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by Jason Nummer
Episode 1: Dane Cook / The Killers (9/30/06)
CONEY RATING SYSTEM
0-10 Coneys – Garbage
OAD = Original Air Date*
(*To be fair, coneys will be awarded the same as they were the first time they aired)
This should be the season we've been waiting for. Gone are the likes of Tina Fey, Rachel Dratch, Horatio Sanz, Chris Parnell and Finesse Mitchell. Don't get me wrong, with the exception of Finesse, all these cast members were amazing in their early years. Sadly, they just decided to overstay their welcome by at least two seasons. While Fey and Dratch voluntarily left to pursue 30 Rock, it appears the other three weren't made aware of their fate until the week before work on Season 32 officially began. After years of following SNL, it still strikes me as strange that these decisions are so last minute. And for those thinking Fey's absence will kill the show, remember she was head writer during some of SNL's darkest moments in the 2000s.
All of this adds up to a chance for the new guys to give the show a much needed reboot. Sure Hammond and Maya will occasionally throw in another Versache or Clinton impression, but the spotlight should no doubt shift to Wiig, Hader, Sudeikis and Samberg. These four were the driving force behind the show's improvement last season and I expect them, along with my standby favorites Armisen and Forte to make this year even better. Optimism with SNL. Who knew?
As for the host/musical guest, Dane Cook and The Killers are a solid choice. Cook's episode last December saw him deliver a solid monologue, the debut of Wiig's Target Cashiers sketch as well as the often talked about "Wool Sweater" bit. The Killers, who also appeared in 2005, return to the stage hyping their soon to be release second LP, Sam's Town.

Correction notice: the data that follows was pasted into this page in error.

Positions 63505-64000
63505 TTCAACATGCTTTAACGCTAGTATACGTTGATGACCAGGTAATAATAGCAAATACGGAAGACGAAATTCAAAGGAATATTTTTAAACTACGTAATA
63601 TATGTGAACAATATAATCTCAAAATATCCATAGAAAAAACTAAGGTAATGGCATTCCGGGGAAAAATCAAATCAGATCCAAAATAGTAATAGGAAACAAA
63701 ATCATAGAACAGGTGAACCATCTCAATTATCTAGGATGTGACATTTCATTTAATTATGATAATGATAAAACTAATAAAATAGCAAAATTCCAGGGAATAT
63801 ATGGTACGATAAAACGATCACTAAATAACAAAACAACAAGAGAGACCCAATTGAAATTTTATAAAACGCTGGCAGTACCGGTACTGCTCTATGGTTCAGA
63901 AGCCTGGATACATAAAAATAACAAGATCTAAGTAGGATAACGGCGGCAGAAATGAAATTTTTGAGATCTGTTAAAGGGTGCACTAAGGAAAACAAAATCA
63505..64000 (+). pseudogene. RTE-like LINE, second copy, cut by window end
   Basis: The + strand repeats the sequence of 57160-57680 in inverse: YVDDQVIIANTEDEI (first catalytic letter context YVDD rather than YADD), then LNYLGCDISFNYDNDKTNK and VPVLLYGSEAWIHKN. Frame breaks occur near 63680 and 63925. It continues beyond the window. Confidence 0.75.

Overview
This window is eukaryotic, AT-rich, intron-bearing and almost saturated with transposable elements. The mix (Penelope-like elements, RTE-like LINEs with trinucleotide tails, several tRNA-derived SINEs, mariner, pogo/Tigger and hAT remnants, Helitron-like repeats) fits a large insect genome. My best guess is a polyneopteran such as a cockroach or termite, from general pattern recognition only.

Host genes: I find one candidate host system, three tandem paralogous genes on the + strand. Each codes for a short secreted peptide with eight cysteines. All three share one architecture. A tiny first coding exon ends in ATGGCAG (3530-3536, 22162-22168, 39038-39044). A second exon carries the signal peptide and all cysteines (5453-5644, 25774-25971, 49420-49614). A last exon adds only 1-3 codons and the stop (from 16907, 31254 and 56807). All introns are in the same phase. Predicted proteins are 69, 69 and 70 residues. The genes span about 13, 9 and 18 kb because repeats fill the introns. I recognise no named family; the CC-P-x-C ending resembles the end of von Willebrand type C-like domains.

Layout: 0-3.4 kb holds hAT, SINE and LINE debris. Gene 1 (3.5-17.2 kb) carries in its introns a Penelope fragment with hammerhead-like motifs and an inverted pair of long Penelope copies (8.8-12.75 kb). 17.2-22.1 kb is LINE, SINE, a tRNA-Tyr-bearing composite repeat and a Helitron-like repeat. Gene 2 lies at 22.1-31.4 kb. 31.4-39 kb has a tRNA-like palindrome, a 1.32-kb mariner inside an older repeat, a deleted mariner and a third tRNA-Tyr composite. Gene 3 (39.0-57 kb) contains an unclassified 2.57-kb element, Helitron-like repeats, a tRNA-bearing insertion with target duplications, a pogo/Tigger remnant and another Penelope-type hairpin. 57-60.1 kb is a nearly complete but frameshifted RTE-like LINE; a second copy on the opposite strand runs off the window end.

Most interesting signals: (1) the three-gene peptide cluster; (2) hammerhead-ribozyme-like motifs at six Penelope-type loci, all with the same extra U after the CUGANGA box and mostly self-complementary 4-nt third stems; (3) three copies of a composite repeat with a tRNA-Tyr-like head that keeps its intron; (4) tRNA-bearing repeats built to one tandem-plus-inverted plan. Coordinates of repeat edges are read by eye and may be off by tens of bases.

Now, to get one sketch prediction out of the way...with the early buzz around Studio 60 on the Sunset Strip, how perfect would it be if Lorne interrupted the cold opening and gave a speech similar to what got Judd Hirsch's character fired in the opening minutes of Studio 60's pilot? Buzz.
|THE GOOD||THE BAD|
Getting cosmetics out of the way, the revamped opening sequence and titles are great. Don Roy King, the show's new director, also seems more apt to shooting live television in a high definition environment since the camera blocks and angles are much tighter than last year's rather clumsy transition into widescreen. Not a boom mic to be seen for a full 90 minutes!
On to comedy, the trimmed down cast delivered just what I had hoped, more airtime for the freshly promoted new guys. Just like last season's opener, Hader delivered one of the show's strongest moments with his Al Pacino impression. However, unlike the "Anderson Cooper 360" sketch from the Steve Carrell episode that introduced the impression, Hader was given center stage this time which created a much more successful segment. "I've got grief with my mullah" and my "credit card is acting stupid" are now two solid phrases to mutter next time you do banking.
Another sketch that worked was Cook and Forte as Poland Springs water delivery men. Not only did it deliver the Studio 60 and 30 Rock references we knew were coming, but the sketch was just so wonderfully odd. Lacking any root in pop culture or politics, it was basically two thirsty men getting caught stealing water bottles on their delivery route. Highlighted by a nearly two minute sequence of empty bottles falling out of a closet, this is just the sort of absurdist comedy I've been waiting years to see more of.